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Using integrated environmental modeling to automate a process-based Quantitative Microbial Risk Assessment
Whelan, G., K. Kim, R. Parmar, K. Wolfe, M. Galvin, P. Duda, M. Gray, M. Molina, R. Zepp, Y. Pachepsky, J. Ravenscroft, L. Prieto, AND B. Kitchens. Using integrated environmental modeling to automate a process-based Quantitative Microbial Risk Assessment. In Proceedings, 7th International Congress on Environmental Modelling and Software (iEMSs), San Diego, CA, June 15 - 19, 2014. International Environmental Modelling and Software Society, Manno, Switzerland, 1500-1507, (2014).
Proceedings of the 7th International Congress on Environmental Modelling and Software (iEMSs), San Diego, CA, June 15-19, 2014.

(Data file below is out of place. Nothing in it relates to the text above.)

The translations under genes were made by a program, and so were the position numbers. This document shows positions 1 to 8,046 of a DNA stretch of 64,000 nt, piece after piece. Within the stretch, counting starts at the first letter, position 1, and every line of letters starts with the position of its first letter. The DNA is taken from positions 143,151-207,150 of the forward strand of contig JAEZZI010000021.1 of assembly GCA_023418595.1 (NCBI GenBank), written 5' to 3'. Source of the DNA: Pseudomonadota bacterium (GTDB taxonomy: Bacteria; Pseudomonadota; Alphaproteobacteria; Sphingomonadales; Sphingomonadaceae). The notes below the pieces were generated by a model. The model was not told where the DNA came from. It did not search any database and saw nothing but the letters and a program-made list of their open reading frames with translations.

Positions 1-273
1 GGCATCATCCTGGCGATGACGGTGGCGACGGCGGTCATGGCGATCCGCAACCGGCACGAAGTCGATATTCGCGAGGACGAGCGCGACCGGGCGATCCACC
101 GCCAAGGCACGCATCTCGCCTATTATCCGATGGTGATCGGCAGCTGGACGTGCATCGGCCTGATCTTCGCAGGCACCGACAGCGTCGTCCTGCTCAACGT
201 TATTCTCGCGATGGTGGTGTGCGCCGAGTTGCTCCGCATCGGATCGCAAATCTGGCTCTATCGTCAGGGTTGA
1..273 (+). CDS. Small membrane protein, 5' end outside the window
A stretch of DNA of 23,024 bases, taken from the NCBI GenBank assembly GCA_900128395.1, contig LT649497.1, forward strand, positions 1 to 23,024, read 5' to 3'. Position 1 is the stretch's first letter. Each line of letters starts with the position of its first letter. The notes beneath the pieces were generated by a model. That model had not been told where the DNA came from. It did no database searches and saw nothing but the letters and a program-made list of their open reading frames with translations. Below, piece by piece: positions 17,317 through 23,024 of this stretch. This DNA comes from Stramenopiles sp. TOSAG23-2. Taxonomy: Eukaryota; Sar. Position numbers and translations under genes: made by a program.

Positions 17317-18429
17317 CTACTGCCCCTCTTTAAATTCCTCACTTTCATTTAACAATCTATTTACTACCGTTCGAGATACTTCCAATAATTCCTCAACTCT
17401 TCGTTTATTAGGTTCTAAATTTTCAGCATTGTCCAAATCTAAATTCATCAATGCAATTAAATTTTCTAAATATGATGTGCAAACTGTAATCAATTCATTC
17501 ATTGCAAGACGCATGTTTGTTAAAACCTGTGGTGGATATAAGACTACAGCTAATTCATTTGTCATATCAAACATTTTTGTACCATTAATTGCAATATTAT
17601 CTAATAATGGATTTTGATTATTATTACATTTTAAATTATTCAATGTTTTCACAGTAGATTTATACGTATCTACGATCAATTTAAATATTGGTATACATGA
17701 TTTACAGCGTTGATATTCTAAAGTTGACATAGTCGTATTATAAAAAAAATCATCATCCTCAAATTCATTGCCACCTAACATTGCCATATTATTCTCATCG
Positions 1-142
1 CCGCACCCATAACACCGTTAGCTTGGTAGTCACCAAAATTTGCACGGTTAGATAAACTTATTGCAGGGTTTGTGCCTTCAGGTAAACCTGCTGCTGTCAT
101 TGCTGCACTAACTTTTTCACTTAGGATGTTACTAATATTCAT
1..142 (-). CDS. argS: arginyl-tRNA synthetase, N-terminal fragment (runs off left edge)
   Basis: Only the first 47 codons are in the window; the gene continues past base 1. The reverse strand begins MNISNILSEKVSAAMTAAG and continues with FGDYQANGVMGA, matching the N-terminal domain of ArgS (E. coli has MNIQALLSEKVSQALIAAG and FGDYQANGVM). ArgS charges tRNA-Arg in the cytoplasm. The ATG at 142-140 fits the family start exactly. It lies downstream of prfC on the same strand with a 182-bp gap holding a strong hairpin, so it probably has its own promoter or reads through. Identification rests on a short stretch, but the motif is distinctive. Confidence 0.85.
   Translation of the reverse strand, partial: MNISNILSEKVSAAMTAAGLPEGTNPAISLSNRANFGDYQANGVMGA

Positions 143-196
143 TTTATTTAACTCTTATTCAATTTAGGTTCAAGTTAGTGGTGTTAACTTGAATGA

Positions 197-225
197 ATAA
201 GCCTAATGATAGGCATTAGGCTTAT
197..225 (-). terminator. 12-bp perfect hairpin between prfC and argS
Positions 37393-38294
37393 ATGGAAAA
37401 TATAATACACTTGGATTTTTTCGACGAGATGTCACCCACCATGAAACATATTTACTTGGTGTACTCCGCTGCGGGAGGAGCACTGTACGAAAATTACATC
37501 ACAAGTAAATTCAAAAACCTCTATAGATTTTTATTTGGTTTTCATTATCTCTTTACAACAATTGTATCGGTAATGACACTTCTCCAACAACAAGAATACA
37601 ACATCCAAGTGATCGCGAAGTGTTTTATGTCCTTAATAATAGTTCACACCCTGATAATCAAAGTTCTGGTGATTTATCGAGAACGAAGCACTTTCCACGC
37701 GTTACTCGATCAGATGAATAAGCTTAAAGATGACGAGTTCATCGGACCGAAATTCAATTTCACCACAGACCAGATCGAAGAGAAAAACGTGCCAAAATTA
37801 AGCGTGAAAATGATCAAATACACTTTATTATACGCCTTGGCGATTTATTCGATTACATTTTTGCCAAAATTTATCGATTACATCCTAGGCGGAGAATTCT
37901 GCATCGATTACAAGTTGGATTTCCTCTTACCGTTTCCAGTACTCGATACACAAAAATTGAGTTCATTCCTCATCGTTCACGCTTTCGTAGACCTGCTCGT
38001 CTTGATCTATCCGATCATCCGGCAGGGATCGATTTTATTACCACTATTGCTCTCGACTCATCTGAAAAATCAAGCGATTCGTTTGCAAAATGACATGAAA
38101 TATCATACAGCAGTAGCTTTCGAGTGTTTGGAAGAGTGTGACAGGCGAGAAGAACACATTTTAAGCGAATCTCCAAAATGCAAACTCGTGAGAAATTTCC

Integrated Environmental Modeling (IEM) organizes multidisciplinary knowledge that explains and predicts environmental-system response to stressors. A Quantitative Microbial Risk Assessment (QMRA) is an approach integrating a range of disparate data (fate/transport, exposure, and human health effects relationships) to characterize potential health impacts/risks from exposure to pathogenic microorganisms. We demonstrate loosely connected IEM legacy technologies (SDMProjectBuilder, Microbial Source Module, HSPF, and BASINS) to support watershed-scale microbial source-to-receptor modeling, focusing on animal-impacted catchments. The coupled models automate manual steps in standard watershed assessments to expedite the process, minimize resources, increase ease of use, and introduce more science-based processes to the analysis. SDMProjectBuilder accesses, retrieves, analyzes, and caches web-based data. The Microbial Source Module provides estimates of microbial loading rates within a watershed; HSPF simulates flow and microbial fate/transport within a watershed; and BASINS provides a user interface to access/modify HSPF files and provide visualization tools. The assessment performs HUC-12 or pour point analyses; automates watershed delineation and data-collection; pre-populates HSPF input requirements, accounting for snow accumulation/melt, microbial fate/transport, and different time increments (hourly, daily, etc.); assigns NLDAS radar meteorological data automatically to individual HUC-12s when observed data are scarce, incorrect, or insufficient; and processes manure-based source terms to estimate manure/microbial loads on subwatersheds automatically, based on number of animals, septic systems, etc. that correlate to land-use patterns.